4 Sep 2019. I taught my colleagues Love Letter. They had a lot of fun, even those watching. We used paper clips as score markers. Love Letter is a microgame with only 16 cards, but it does take some effort to teach, especially when explaining some of the interactions of the card powers. It is a joy to watch new players pick up the intricacies as they play.

9 Sep 2019. It had been four years since I previously played Carcassonne. I used to play a lot of Carcassonne, with my wife Michelle and with my Taiwanese friends. Over the years I have collected many expansions, big and small. What was new to us this time was the Half and Half expansion, from Spielbox magazine. This expansion features half tiles - the triangular tiles. There's one in the middle of this photo. At the start of the game, every player gets two half tiles. On your turn, you may forgo drawing a regular tile and play one of your half tiles instead. In the photo above, that completed castle on the right previously had one of my regular meeples. It had been stuck there for a long time because I couldn't draw the right tile to complete the castle. On the left, Michelle's (red) big meeple was eyeing my incomplete castle. If her incomplete castle and mine joined up, she would win majority and score, and I would get nothing. By playing my half tile I completed the castle on the right and released my meeple. I also locked up Michelle's big meeple because she didn't have the right half tile to play into that triangular space to complete that castle with her big meeple. This was terribly mean of me, locking up her important big meeple for the rest of the game.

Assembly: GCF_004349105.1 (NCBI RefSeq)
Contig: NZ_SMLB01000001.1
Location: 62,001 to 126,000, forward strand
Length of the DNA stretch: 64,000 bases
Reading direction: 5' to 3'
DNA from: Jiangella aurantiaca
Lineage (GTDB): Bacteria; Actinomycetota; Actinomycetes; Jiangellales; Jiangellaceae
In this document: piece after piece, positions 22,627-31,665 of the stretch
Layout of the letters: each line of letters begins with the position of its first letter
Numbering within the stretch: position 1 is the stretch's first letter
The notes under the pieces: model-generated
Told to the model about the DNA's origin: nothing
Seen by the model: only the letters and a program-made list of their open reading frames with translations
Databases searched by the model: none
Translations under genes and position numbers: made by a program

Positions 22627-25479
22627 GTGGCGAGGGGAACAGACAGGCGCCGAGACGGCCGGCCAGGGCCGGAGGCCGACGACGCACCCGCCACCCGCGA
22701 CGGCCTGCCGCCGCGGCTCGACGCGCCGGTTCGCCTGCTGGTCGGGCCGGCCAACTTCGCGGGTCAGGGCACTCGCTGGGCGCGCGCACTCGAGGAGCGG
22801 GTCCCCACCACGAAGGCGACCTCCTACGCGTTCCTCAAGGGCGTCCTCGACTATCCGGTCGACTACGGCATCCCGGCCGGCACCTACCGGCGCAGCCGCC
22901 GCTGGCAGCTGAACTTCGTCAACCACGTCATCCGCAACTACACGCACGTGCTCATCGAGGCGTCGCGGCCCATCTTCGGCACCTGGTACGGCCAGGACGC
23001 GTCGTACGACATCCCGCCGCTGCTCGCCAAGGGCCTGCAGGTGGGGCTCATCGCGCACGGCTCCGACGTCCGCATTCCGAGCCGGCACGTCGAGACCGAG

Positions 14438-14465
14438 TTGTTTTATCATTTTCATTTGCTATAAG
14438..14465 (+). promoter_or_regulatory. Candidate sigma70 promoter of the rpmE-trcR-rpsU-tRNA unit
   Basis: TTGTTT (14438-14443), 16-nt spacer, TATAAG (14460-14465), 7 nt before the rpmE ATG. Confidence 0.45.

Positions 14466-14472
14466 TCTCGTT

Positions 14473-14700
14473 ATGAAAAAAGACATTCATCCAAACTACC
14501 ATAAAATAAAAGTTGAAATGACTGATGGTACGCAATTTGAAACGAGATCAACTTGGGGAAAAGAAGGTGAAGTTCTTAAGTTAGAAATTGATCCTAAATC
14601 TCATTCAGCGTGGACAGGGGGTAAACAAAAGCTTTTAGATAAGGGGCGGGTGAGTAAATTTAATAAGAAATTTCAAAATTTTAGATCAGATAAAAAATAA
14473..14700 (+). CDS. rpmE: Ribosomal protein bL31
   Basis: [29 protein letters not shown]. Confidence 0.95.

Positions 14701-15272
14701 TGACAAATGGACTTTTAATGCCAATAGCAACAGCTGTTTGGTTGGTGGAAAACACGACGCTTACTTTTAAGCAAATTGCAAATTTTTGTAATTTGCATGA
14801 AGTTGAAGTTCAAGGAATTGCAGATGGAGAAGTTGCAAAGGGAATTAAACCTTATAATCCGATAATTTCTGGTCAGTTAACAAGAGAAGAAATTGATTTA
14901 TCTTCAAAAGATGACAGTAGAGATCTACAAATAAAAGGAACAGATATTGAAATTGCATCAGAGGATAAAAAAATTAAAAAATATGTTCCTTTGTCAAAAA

I think the Half and Half is just so-so. The half tiles are helpful. You can save them for a crucial moment. However I think a big part of the fun of Carcassonne is hoping to draw something that's useful to you. So I find such a kind of better control unnecessary. So Half and Half is nice if you want to have a bit of variety, but it's just a novelty and is not necessary.

Friday 20 September 2019

Era of Kingdoms

Plays: 3Px1.

The Game

Era of Kingdoms is a card game. Each player develops his own kingdom mostly independently. You draft cards from a common pool. You play cards into your kingdom to increase resource production, which then allows you to play better cards and further improve. You level up your kingdom to gain access to better cards, from basic to intermediate and eventually to advanced cards. After a certain number of advanced cards are drawn from the deck, the game ends and you compare scores to see who wins.

This is a town hall card. It is just a reminder for when your kingdom reaches the intermediate stage. You place this card onto your player board when you enter the intermediate stage.